A Search for Meaning

Lulu Miller’s novel explores human perseverance through history, science, and good storytelling.

Why+Fish+Don%27t+Exist+examines+a+scientist+that+history+has+placed+on+a+pedestal.

photo by Kristen Kinzler

Why Fish Don’t Exist examines a scientist that history has placed on a pedestal.

Kristen Kinzler, Co-Editor-in-Chief

If you would have asked me to read a nonfiction book in my free time six months ago, I would have groaned and rolled my eyes. While I enjoy reading, I’ve always stuck to fiction, as I thought most of the excitement in novels came from escaping the real world. I imagined nonfiction books as boring and pretentious, only made for pulling off of some dusty library shelf for a research project.

Then, I read Why Fish Don’t Exist: A Story of Loss, Love, and the Hidden Order of Life by Lulu Miller, and it changed everything.

This narrative nonfiction book, published this year, consists of two parallel memoirs. Most of the book focuses on ichthyologist David Starr Jordan. He was a dedicated scientist in the nineteenth century and the founding president of Stanford University, and he ended up discovering a whole fifth of the fish in the world. Most importantly, he had all this success despite major disasters. His entire life’s work was destroyed several times by fires or earthquakes. 

The other story follows Miller herself, a young adult fresh out of a breakup, struggling with her mental health, and unsure of her place in the world. She is fascinated by Jordan’s ability to thrive despite the chaos that always threatens to consume us, and she wants to know how he did it. How do you go on when your life has been smashed into a million little pieces?

Miller launches a research project about Jordan, and though he is indeed impressive, she also discovers his complicated history — his ties to a murder and his leadership of the eugenics movement in the United States during the early 1900s.

The story then shifts to the people impacted by such prejudice — those with disabilities or mental illnesses, minorities, or anyone who was deemed not good enough to have children. Miller visits people who were held in makeshift prisons and, often, sterilized against their will in a misguided effort to create the perfect race.

It’s a hard book to read at times. Previously, I had known nothing about eugenics in our country, or how it actually influenced the ideologies of Nazi Germany, and suddenly becoming aware of all that suffering was overwhelming.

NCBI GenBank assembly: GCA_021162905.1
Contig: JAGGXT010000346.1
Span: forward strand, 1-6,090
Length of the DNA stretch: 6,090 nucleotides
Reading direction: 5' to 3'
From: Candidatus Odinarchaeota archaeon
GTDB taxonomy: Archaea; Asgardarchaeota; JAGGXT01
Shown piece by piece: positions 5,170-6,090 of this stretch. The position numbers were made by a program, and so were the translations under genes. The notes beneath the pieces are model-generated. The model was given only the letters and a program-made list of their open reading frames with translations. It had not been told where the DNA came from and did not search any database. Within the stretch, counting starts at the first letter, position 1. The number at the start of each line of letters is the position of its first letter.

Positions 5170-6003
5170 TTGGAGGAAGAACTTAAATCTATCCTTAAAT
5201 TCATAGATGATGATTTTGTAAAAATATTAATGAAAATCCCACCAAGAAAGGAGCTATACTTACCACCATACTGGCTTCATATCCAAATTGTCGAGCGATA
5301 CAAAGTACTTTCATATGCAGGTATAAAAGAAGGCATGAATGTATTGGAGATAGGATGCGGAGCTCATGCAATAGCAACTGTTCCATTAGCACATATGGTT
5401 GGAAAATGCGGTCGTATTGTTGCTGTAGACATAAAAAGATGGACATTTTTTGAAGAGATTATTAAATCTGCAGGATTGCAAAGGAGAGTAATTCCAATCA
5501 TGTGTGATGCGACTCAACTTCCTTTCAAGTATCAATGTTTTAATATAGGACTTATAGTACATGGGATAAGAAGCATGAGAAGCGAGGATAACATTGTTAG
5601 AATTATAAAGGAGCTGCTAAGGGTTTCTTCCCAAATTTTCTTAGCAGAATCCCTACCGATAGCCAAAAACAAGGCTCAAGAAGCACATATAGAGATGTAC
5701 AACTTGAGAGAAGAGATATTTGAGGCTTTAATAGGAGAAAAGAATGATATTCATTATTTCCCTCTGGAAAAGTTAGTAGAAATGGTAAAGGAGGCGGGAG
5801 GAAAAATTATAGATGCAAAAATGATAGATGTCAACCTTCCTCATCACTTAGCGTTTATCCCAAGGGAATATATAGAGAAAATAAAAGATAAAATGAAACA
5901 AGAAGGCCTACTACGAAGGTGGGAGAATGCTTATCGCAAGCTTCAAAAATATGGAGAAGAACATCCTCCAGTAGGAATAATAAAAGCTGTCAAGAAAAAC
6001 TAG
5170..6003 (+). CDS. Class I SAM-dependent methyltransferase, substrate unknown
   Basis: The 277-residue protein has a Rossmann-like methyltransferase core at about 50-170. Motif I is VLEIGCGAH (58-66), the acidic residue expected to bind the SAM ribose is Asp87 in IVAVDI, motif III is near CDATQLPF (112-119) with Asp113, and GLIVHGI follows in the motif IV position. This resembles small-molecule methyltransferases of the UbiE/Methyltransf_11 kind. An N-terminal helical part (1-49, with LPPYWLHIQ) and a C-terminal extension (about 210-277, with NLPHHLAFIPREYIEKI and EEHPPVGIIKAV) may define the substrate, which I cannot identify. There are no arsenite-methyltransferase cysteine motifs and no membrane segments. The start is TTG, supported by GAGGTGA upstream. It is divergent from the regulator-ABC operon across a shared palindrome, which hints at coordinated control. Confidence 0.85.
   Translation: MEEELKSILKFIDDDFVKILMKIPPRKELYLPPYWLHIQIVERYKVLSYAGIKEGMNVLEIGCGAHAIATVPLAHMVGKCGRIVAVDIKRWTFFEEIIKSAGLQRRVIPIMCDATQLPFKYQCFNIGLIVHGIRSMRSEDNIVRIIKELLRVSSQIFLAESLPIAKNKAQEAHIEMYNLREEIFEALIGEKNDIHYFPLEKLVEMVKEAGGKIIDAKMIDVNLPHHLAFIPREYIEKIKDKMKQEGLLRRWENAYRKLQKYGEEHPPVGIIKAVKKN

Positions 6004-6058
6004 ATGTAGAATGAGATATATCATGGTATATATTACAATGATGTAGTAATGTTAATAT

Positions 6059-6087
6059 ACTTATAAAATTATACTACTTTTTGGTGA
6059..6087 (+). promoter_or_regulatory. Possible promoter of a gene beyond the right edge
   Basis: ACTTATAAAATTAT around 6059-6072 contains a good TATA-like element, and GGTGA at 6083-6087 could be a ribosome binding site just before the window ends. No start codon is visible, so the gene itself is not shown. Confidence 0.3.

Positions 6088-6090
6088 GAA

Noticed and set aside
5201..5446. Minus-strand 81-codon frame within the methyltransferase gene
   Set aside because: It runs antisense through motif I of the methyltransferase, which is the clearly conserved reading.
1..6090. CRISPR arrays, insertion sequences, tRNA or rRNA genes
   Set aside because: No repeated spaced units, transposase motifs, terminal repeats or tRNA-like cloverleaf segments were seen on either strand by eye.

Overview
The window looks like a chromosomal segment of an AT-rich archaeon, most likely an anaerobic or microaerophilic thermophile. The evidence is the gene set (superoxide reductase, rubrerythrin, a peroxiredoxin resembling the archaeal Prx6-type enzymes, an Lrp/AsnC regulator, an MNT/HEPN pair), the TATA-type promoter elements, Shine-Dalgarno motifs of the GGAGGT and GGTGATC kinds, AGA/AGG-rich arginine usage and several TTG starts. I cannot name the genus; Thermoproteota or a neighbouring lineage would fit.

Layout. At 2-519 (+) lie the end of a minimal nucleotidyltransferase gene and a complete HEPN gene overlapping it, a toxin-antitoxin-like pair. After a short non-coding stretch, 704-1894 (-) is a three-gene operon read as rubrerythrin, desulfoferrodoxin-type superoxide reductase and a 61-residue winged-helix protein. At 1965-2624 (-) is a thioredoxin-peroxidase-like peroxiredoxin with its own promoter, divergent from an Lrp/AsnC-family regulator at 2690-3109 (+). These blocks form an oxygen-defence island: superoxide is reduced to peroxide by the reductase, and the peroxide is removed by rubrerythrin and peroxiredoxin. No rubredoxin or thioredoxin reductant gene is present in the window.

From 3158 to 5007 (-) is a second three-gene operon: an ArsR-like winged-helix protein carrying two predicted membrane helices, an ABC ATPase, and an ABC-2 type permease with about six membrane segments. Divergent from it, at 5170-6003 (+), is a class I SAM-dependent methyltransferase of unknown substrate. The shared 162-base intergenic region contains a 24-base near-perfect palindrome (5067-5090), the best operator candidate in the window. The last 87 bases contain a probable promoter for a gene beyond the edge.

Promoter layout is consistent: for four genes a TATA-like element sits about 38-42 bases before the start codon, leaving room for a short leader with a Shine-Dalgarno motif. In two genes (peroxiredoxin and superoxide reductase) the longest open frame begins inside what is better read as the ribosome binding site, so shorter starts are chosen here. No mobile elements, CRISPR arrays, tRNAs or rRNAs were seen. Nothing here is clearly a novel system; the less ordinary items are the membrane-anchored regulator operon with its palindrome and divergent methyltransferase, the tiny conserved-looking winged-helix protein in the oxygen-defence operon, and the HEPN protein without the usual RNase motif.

But it also felt like something far too important to put down.

Miller combines both her journalistic skills and her unrelenting compassion, and it makes for such a heartfelt, gut-wrenching story.”

I never expected a nonfiction book to make me feel much of anything, but by the end of the story, I was sobbing. Miller, who also works as a science reporter for NPR, combines both her journalistic skills and her unrelenting compassion during her interviews, and it makes for such a heartfelt, gut-wrenching story.

Jordan’s biography forces readers to examine the pedestal we place historical figures on— a topic that has never felt more relevant. When Miller wrote the book last year, Jordan had a statue and psychology building named after him at Stanford. Just this month, the university renamed the building in order to present “a more complete view of [Jordan’s] complex history.”

Miller’s book also tackles the question of how we should persevere in the face of chaos. It takes courage to chase your dreams and live life to the fullest when it feels like it could all fall apart at any moment. Even if Miller doesn’t find the answer to such a difficult question in Jordan’s story, she does make several key discoveries along the way.

These discoveries are also unique because they aren’t rooted in religion or blind optimism. Miller presents ways to carry on that are founded in healing, logic, and, occasionally, the Second Law of Thermodynamics. Her words comforted my pessimistic, empirical self in a way many other books — fiction or nonfiction — have failed to do.

However, by the end of the book, I was so angry at the injustice of it all and desperately wanted Jordan to receive some kind of punishment instead of being glamorized in history books. Well, it turns out that Miller has a solution for that, too, hence the book’s title.

Why Fish Don’t Exist is a lesson in privilege, compassion, karma, and resiliency. The writing is emotional and hard-hitting. It makes history personal both through Miller’s life and through the victim’s stories. 

It’s a book that I’m so glad I picked up, and it’s a must-read for anyone searching for some kind of meaning in the chaos.